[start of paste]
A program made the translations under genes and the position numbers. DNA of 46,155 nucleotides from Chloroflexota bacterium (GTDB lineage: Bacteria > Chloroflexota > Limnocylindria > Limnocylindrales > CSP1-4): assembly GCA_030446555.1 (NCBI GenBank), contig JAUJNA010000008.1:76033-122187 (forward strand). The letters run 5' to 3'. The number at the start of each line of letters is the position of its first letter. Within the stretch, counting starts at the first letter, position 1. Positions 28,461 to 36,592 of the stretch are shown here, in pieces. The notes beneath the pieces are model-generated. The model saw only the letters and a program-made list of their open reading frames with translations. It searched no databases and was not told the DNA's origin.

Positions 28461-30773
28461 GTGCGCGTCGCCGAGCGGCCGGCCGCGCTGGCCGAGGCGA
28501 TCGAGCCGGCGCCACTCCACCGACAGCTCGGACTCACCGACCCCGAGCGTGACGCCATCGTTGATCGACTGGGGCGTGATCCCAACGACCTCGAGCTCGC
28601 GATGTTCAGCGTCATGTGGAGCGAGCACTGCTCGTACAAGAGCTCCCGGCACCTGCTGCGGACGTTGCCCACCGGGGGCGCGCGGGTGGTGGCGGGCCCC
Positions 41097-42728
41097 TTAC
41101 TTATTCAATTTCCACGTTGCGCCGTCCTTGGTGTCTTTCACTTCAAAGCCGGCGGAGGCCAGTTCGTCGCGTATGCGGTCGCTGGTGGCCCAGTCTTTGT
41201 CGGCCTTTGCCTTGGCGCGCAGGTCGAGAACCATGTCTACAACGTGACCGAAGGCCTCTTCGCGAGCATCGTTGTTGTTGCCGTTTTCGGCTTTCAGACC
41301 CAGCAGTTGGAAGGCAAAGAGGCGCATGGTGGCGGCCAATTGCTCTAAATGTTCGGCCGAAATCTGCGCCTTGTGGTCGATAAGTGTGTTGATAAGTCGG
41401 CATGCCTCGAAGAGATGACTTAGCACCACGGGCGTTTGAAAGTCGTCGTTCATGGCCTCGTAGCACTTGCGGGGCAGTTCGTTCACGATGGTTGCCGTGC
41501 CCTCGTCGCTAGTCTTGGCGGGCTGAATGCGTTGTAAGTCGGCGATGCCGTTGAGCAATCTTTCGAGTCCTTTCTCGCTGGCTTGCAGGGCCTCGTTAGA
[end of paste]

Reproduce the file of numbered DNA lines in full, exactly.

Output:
A program made the translations under genes and the position numbers. DNA of 46,155 nucleotides from Chloroflexota bacterium (GTDB lineage: Bacteria > Chloroflexota > Limnocylindria > Limnocylindrales > CSP1-4): assembly GCA_030446555.1 (NCBI GenBank), contig JAUJNA010000008.1:76033-122187 (forward strand). The letters run 5' to 3'. The number at the start of each line of letters is the position of its first letter. Within the stretch, counting starts at the first letter, position 1. Positions 28,461 to 36,592 of the stretch are shown here, in pieces. The notes beneath the pieces are model-generated. The model saw only the letters and a program-made list of their open reading frames with translations. It searched no databases and was not told the DNA's origin.

Positions 28461-30773
28461 GTGCGCGTCGCCGAGCGGCCGGCCGCGCTGGCCGAGGCGA
28501 TCGAGCCGGCGCCACTCCACCGACAGCTCGGACTCACCGACCCCGAGCGTGACGCCATCGTTGATCGACTGGGGCGTGATCCCAACGACCTCGAGCTCGC
28601 GATGTTCAGCGTCATGTGGAGCGAGCACTGCTCGTACAAGAGCTCCCGGCACCTGCTGCGGACGTTGCCCACCGGGGGCGCGCGGGTGGTGGCGGGCCCC
Positions 41097-42728
41097 TTAC
41101 TTATTCAATTTCCACGTTGCGCCGTCCTTGGTGTCTTTCACTTCAAAGCCGGCGGAGGCCAGTTCGTCGCGTATGCGGTCGCTGGTGGCCCAGTCTTTGT
41201 CGGCCTTTGCCTTGGCGCGCAGGTCGAGAACCATGTCTACAACGTGACCGAAGGCCTCTTCGCGAGCATCGTTGTTGTTGCCGTTTTCGGCTTTCAGACC
41301 CAGCAGTTGGAAGGCAAAGAGGCGCATGGTGGCGGCCAATTGCTCTAAATGTTCGGCCGAAATCTGCGCCTTGTGGTCGATAAGTGTGTTGATAAGTCGG
41401 CATGCCTCGAAGAGATGACTTAGCACCACGGGCGTTTGAAAGTCGTCGTTCATGGCCTCGTAGCACTTGCGGGGCAGTTCGTTCACGATGGTTGCCGTGC
41501 CCTCGTCGCTAGTCTTGGCGGGCTGAATGCGTTGTAAGTCGGCGATGCCGTTGAGCAATCTTTCGAGTCCTTTCTCGCTGGCTTGCAGGGCCTCGTTAGA